Making a Fantasy Book Cover
I’m a book cover designer who works largely with self published fantasy novels. These days, most of my covers use a combination of stock photos and 3D models posed in DAZ Studios.
For the example piece, I’m going to be using “Legend of the Ice Witch” which tied for second in a cover design competition!
Before you start designing…
It’s crucial that you do your research and know your genre. Matching genre standards is so important for indie fiction. You need readers of that genre to immediately recognize the book is something they’d want to read. Anyone making a book cover (either for themself or a client) needs to have a deep understanding of that genre. Before you start the art piece, you need to do your research
I typically do my research on Amazon, Goodreads, and Pinterest. You obviously want to be familiar with the Amazon bestsellers, since most indies are sold on Amazon. When looking at covers in your genre, here are some questions to think about.
- How much space does the text take up?
- How large is the figure?
- What type of font?
- What sort of colors?
- How much contrast?
For more information on the research stage, you can check out my previous blog post, “Making a Book Cover: Everything Before Opening Photoshop.”
Next comes stock images…
My covers tend to work off either a stock photo or a concept. This was a concept, “woman riding polar bear.” So I went looking for a bear and a woman’s face (I planned to build the body with DAZ).
I list some stock sites in this blog post, but I mostly use Deposit Photos for faces. I use Deposit Photos because I can get the credits on sale (this is why loads of designers use it). I keep favorites folders for faces, outfits, animals, etc, so whenever I need a photo, I start with what I’ve already saved.
Both of these images are of good quality, have good lighting, and have good angles.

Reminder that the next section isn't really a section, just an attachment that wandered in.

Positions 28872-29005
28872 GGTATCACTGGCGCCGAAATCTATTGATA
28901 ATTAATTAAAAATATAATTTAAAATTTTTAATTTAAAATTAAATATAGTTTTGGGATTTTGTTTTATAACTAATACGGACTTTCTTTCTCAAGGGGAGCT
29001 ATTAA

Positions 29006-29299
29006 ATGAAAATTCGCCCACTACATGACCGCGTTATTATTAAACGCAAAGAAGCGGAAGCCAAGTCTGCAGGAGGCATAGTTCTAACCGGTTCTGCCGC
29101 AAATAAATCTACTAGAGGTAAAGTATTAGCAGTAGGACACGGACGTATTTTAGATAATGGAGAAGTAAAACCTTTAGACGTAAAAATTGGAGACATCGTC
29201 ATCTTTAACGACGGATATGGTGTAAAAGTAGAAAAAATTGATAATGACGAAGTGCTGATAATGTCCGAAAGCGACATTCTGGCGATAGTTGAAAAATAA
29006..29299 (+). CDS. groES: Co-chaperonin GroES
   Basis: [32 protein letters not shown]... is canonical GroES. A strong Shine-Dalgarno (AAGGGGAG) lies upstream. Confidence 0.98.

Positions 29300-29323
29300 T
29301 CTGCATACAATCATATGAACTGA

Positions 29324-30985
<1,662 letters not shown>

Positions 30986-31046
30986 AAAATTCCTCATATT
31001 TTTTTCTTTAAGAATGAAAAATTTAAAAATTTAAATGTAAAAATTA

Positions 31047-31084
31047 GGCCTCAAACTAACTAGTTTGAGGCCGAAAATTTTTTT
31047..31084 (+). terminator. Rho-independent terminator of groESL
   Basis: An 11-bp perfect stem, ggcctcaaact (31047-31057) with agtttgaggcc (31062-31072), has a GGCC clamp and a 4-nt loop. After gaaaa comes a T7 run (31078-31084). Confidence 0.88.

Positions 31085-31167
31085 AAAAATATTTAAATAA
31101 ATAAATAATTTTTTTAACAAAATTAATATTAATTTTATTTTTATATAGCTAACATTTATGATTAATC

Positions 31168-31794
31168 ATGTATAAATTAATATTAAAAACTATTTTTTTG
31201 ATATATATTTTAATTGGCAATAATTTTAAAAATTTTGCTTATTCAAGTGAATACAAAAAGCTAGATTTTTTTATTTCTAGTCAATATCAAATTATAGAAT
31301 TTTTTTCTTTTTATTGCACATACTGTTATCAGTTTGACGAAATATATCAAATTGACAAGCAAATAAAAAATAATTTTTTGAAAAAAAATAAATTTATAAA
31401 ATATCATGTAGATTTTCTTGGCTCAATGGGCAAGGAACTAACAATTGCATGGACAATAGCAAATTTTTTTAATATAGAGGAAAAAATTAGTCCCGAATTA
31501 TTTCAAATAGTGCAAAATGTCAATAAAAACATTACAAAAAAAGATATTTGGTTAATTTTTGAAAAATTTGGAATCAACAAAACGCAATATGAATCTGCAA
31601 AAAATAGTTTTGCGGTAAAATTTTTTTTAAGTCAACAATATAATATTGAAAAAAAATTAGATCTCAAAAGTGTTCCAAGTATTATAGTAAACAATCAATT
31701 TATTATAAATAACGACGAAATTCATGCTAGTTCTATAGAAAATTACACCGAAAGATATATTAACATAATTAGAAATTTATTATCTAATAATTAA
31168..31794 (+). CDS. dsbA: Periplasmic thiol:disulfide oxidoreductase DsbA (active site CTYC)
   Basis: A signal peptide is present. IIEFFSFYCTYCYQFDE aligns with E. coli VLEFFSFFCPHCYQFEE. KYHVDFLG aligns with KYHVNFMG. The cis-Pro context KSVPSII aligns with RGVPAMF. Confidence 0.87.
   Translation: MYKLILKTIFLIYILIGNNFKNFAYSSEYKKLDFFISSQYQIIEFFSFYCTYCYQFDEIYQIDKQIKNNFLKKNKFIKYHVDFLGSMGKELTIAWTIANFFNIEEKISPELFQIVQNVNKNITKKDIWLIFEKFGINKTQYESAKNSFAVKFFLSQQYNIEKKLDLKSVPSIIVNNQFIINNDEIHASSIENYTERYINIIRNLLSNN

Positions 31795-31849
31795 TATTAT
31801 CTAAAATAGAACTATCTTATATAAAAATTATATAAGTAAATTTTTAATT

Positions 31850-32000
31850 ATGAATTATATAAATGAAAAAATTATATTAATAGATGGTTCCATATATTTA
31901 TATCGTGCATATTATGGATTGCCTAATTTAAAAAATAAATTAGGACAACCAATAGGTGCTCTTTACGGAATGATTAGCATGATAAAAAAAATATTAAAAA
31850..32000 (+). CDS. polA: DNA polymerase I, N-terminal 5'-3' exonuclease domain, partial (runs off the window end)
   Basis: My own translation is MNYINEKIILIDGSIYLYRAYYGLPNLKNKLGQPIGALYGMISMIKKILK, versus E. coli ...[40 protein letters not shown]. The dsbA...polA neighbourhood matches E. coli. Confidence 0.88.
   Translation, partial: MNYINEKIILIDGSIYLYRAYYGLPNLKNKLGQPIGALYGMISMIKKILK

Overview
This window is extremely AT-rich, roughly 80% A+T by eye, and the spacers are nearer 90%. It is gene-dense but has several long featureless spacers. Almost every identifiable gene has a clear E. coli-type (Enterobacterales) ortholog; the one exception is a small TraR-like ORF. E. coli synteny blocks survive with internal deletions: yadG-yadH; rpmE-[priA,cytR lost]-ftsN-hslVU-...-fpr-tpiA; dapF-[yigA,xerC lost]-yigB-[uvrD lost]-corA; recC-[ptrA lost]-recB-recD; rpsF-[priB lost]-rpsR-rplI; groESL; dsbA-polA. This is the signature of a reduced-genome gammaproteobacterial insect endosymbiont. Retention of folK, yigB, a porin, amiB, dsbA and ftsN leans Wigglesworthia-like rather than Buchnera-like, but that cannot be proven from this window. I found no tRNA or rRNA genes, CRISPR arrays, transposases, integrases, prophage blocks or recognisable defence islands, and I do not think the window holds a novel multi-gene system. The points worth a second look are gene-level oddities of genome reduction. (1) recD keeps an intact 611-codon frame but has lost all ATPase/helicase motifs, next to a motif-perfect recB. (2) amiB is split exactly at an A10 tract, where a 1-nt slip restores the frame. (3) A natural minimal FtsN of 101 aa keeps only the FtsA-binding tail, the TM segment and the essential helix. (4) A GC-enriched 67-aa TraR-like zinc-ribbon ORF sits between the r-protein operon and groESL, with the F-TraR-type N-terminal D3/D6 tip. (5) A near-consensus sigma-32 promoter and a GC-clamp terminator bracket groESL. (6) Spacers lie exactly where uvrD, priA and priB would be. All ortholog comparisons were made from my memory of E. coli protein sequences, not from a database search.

It is so important to use paid licensed stock photos for any sort of commercial work and to follow the licensing terms. Free sites like Unsplash often contain stolen images that people have been sued for using. And importantly, they don’t require model consent forms. Consent matters, and any model used in commercial art needs to have signed a model consent form.
Then I go to DAZ Studios…
DAZ is a theoretically free 3D posing software (the reality is that I’ve spent a lot of money on assets and add-ons for it.) I use it in combination with stock photos since it…
1) Lets me have more fantasy-genre appropriate costumes and poses
2) Lets me get a wider range of diversity than what is offered by stock photos.
I start with the pose then add clothes…
I usually start with a prefab pose then make adjustments. I want to make sure the pose I chose matches up with the angles and positioning of the stock photos! That’s why I start with stock photos.
I’ll often mix and match from different outfits and change out textures to get something unique. Sometimes I’ll add hair, but for this one, I left her bald since I intended to paint it in. There’s a lot more that goes into this (especially since sometimes skin or layerd clothing will poke through) but I don’t want to go into the details of how to use DAZ here.
Now on to Photoshop!
Then I move everything into a Photoshop file and roughly lay out all the main parts. Including text! For a book cover, it’s super important to know where the text goes. For premade book covers like this one, I design in a square but stick a template on top to show me what it will look like once it’s cropped to 6 by 9 inches.
Big Picture/Small Picture: Thumbnails & Contrast
“How does it look small” really matters since that’s the size shown first on Amazon, where most indies are sold. I want the figure and the text to be clearly visible, so I add some magic behind her to help create contrast and put her and the bear in shadow. I’m thinking in terms of shapes, value and contrast.
I keep working on that thumbnail…
I wanted to push it further, add even more focus to the figure, so I darkened the surroundings. I also started to layout some of the smaller elements like her hair and some blowing snow. But I’m still thinking about the big picture in terms of color and contrast.
Detail work & the final cover
I overlay some texture, paint in some ice, smooth the skin, detail the hair, do some hand painting on the bear, and style the text, among other things. Small stuff that doesn’t impact the thumbnail comes last… but it can be some of the most time consuming parts of the cover. But it’s what adds the “wow.”